When I was in junior high, I watched a man on a TV news magazine (60 Minutes is my guess because it was prior to the advent of the myriad of others) talk about the future of computers. He was a "futurist" and my dad and I listened avidly as he talked about the changes that were to come.
Our family computer was used for three main purposes at the time: playing a game in which you tried to build up civilization while some evil force tried to destroy it; checking e-mail, which was a very new phenomena; and writing my essays for school. My school had computer labs. We were learning to use DOS code to "draw" clunky square-based pictures (you know, because it's so useful), and how to type proficiently (okay, that one paid off). Most of my friends' families had a computer, too, and they were used much for the same reason as ours. Tetris. But we also knew many, many people who did not have a computer, and given the somewhat frivolous applications at the time, I didn't envision them investing in one anytime soon.
Which is why I was amazed when the futurist proclaimed that in the future, every family would have a computer. And that the computer would function as their portal to the rest of the world. There would be this "place" where everyone could "meet". We would find recipes, pay our bills, and "talk" to one another - all without ever stepping foot outside our front door. His eyes went all dreamy as he spoke and you could see him turn into his five-year-old self, geeky though he was, right there in front of you.
I was dubious. It sounded about as likely as the jet-packs promised to my father's generation. And, frankly, I told my dad, even if it did come to pass, it sounded sad and lonely. Who wanted to sit, cooped up in their house, performing all the functions they used to do in person but without ever coming eyeball-to-eyeball with another human being.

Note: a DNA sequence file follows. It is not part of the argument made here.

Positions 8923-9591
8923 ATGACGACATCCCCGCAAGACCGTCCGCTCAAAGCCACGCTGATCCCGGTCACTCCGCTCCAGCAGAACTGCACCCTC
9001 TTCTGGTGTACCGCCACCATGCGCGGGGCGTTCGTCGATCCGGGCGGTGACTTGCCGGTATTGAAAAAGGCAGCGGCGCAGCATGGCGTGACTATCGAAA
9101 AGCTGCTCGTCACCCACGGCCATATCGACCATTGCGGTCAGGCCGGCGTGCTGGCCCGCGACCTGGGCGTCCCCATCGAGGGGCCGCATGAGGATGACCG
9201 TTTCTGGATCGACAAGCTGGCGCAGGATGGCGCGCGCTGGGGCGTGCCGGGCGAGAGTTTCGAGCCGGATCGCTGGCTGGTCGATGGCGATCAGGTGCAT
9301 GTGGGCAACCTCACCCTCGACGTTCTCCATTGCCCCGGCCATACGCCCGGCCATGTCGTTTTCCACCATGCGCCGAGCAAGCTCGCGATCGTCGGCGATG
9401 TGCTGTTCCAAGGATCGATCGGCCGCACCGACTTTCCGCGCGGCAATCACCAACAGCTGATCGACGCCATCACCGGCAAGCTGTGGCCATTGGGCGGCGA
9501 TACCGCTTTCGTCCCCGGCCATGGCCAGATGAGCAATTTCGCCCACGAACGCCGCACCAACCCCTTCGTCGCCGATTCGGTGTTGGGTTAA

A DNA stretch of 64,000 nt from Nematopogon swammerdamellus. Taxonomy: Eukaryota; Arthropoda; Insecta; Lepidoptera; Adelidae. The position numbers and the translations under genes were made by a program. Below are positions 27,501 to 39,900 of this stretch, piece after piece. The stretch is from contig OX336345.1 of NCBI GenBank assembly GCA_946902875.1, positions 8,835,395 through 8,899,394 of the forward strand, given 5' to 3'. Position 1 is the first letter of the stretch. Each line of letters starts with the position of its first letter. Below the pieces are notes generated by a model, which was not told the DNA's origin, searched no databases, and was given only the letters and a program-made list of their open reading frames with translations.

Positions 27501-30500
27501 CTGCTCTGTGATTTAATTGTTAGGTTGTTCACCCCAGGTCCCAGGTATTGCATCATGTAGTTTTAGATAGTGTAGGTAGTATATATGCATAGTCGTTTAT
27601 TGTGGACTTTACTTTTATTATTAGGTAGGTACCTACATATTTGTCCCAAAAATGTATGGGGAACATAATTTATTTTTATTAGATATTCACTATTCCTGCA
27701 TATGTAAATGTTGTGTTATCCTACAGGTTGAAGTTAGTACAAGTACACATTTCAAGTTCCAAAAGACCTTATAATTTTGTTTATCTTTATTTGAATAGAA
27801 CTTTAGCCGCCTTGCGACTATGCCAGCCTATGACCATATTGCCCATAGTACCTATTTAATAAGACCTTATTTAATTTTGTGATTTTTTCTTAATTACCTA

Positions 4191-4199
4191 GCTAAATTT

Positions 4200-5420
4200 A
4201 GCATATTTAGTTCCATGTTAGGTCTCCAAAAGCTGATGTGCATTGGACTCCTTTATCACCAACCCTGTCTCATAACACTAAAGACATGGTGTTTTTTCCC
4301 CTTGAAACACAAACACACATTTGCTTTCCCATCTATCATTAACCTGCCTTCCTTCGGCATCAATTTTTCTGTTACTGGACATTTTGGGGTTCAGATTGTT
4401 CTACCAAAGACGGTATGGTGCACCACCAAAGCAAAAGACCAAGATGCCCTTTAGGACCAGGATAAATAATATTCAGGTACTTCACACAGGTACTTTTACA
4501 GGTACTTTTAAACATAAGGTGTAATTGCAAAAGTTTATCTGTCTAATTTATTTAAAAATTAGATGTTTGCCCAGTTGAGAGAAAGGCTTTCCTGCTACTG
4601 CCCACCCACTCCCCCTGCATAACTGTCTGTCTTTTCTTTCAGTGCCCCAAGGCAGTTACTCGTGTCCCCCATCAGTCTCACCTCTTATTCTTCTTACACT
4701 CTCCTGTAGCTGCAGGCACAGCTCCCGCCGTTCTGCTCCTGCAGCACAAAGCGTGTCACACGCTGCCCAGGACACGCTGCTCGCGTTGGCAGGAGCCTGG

And why in the world would I want to "meet" someone in this non-existent "place", rather than go out and make friends with people I could size-up, and eventually hug? I raised my eyebrows in my patented family expression of doubt, rolled my eyes, and dismissed the whole thing.
Of course, now we know why he was the paid professional "futurist", and I was, well, a junior high kid.
Four years ago, on the eve of a new year, I decided I needed a new start. I needed to reach out in the ether and connect to others who had been through some of the same things I had. And the only way I could access them was in that very "place" the futurist had described decades earlier.
My blogging career, as it were, began at a precarious time in my life. It came at the end of what was easily the worst year of my life. A year that entailed trials and loss that many never endure - let alone endure in such a small space of time. As my bio detailed, I had lost three children, moved to a new home, and began a new career. I had endured numerous surgeries. I had become pitiable - something this perfectionist had never, ever seen coming.